Need help finding perfect breed!?

Breed specific discussion of your favorite breed.

Moderators: emmabeth, BoardHost

Post Reply
Posts: 5
Joined: Mon Jun 25, 2012 5:00 pm

Need help finding perfect breed!?

Post by maddyandshantie » Wed Oct 16, 2013 7:04 pm

Hi Guys,

So I have been researching and researching to find the dog for me. And I know it is up to the way and how you train he/she. But I also know that some of it can be part of the breed. So what I am looking for is a dog that will stay beside me. I also would like a reserved dog with strangers but when he gets to know them can be friendly. For the size I am looking for a large dog. It needs to be good with cats, young children and other dogs... And one last thing now it does not have to do this but it would be fun if it could do a search and rescue... If you need any more info then I am happy to give you more details.

Thank you,
Maddy :D

User avatar
Posts: 6664
Joined: Tue Jul 26, 2011 1:20 pm
Location: Dorset, UK

Re: Need help finding perfect breed!?

Post by JudyN » Thu Oct 17, 2013 6:20 am

Are you planning on getting a puppy, or an older dog? Also, could you give the ages of the children you have in mind? Obviously, you would like the dog to get on with all children, but it makes a big difference if the children it lives with are old enough to understand and follow rules such as not to poke it, and not to screech if it jumps up :wink:

Also, can you say why you want a dog who is reserved with strangers but then friendly? Is there a specific reason, or just a personal preference?

When you say you want it to stay with you, do you actually want it to stay close all the time, or just have excellent recall?

Also, an important factor - how much time will you have each day to walk/train/play with the dog?
Jasper, lurcher, born December 2009

User avatar
Posts: 8888
Joined: Tue Oct 17, 2006 9:24 pm
Location: West Midlands

Re: Need help finding perfect breed!?

Post by emmabeth » Sun Nov 03, 2013 12:34 am

'reserved with strangers' is something I would train for, NOT breed for - when thats bred for, it tends to turn out to be fear, and fear is the last thing you want to be breeding in.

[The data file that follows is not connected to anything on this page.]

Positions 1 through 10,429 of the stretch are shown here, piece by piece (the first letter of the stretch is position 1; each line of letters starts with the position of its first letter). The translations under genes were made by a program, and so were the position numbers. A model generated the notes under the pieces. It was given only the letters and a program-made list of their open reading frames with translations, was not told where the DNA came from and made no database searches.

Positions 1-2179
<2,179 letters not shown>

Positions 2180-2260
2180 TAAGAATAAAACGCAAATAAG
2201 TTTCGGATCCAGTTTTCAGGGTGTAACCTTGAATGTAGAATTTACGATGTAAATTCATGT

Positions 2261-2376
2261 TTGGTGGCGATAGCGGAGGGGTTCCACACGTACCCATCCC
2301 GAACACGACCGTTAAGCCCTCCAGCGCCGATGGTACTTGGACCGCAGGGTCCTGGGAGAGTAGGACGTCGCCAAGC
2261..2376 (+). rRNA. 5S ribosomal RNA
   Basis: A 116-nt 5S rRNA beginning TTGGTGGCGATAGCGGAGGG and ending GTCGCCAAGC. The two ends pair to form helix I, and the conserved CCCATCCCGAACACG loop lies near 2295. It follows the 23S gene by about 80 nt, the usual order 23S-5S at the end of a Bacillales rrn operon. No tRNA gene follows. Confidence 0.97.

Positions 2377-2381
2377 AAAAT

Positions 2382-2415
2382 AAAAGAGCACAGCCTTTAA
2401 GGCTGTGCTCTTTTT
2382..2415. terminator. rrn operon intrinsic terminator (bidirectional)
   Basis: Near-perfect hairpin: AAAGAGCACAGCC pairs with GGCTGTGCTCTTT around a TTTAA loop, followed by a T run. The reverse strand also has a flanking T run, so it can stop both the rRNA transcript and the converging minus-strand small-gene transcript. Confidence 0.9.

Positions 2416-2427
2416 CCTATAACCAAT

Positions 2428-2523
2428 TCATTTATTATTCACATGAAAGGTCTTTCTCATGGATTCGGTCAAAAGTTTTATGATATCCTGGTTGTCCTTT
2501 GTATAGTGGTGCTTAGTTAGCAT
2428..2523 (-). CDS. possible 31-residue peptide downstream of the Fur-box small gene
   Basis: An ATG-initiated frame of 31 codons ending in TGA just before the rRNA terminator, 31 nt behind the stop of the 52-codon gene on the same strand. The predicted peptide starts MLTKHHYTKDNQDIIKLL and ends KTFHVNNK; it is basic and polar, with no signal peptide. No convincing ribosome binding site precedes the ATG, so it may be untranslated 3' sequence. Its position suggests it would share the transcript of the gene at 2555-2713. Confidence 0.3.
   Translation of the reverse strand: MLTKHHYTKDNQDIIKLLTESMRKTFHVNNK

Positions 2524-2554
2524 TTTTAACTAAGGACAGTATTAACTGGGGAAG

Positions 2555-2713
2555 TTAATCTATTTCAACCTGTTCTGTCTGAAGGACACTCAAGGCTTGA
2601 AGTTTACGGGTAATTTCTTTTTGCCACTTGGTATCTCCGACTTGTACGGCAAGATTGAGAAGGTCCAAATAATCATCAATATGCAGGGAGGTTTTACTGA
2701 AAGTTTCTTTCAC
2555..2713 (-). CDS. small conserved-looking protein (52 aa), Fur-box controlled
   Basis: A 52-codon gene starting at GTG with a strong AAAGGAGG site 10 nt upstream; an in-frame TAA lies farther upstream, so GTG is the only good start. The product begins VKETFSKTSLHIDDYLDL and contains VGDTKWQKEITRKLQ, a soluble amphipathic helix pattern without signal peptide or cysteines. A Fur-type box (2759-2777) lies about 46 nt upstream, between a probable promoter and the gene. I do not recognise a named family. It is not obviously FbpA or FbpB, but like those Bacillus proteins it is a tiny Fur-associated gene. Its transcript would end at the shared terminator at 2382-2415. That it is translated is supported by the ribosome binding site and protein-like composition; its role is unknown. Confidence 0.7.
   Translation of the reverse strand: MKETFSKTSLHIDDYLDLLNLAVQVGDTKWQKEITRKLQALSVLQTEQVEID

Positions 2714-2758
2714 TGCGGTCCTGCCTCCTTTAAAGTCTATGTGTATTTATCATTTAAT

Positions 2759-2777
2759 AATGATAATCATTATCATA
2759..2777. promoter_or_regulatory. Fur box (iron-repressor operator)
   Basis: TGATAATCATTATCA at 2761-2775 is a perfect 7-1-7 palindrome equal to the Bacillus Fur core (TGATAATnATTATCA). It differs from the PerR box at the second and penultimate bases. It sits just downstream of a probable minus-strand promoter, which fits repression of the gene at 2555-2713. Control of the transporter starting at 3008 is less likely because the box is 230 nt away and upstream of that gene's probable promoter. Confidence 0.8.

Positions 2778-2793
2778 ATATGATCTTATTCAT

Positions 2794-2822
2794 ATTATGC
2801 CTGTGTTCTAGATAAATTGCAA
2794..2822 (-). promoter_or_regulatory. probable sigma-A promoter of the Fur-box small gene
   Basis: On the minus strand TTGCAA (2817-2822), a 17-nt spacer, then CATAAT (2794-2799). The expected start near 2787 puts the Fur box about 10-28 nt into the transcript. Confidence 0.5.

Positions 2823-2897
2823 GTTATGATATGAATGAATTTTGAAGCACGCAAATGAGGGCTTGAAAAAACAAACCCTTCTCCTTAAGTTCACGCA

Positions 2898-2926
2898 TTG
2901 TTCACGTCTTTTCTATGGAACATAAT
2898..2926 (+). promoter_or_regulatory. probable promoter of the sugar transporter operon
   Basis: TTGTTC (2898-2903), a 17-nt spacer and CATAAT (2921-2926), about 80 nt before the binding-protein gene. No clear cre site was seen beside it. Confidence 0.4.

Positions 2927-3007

So, I would avoid like the plague any of the breeds known to be reserved with strangers, particularly those also commonly used for protection or guarding - that would include dobermans, gsds, all the livestock guarding breeds, some of the mastiff types too.

Good with cats is another thing you train and habituate to as a young pup, so a great breeder or a really superb rescue centre, who socialise and train before you home the animal *(yes, puppies can and should be socialised pre 8 weeks old, if a breeder or a rescue aren't doing this, they are not great!)

So - large dog, athletic dog, good with other dogs and potentially search and rescue - these are likely to fall within the scent hound and the gundog groups.

Scent hounds tend toward gregarious and easy going with other dogs, they are on the whole athletic (not the show type bassets though!), they have some of the skills necessary for search and rescue.

Their downside is that they tend to work away from the owner (which for search and rescue is necessary to some degree) and recall can be difficult - it isn't impossible, but it is something you'd need to work on from day 1 and be seriously committed to achieving. If you think that tracking might be something you'd enjoy, that is more easily achievable than working completely off leash.

Gundogs probably fit the bill a little better than the scent hounds, but are less gregarious with other dogs (and more so with people), you'd want to work a bit harder on the socialisation there, but recall would be easier.

I would avoid the HPR breeds, so the weims, vizslas, look to the retrievers or possibly spaniels. If you like scent hounds and you can handle the more independent nature, look at bloodhounds, otterhounds, Grand Basset Griffon Vendeen (low wheelbase but not by any means a small dog).

All of these dogs tend to be pretty good and friendly with people, its up to you to teach them not to approach people unless you say they can, and thats not hard to achieve. If you do want a dog who can bark on cue to look scary, thats also easily taught (and MUCH less likely to land you in legal trouble than a dog that is actually wary of people and will more easily bite!).
West Midlands based 1-2-1 Training & Behaviour Canine Consultant

Post Reply

Who is online

Users browsing this forum: No registered users and 1 guest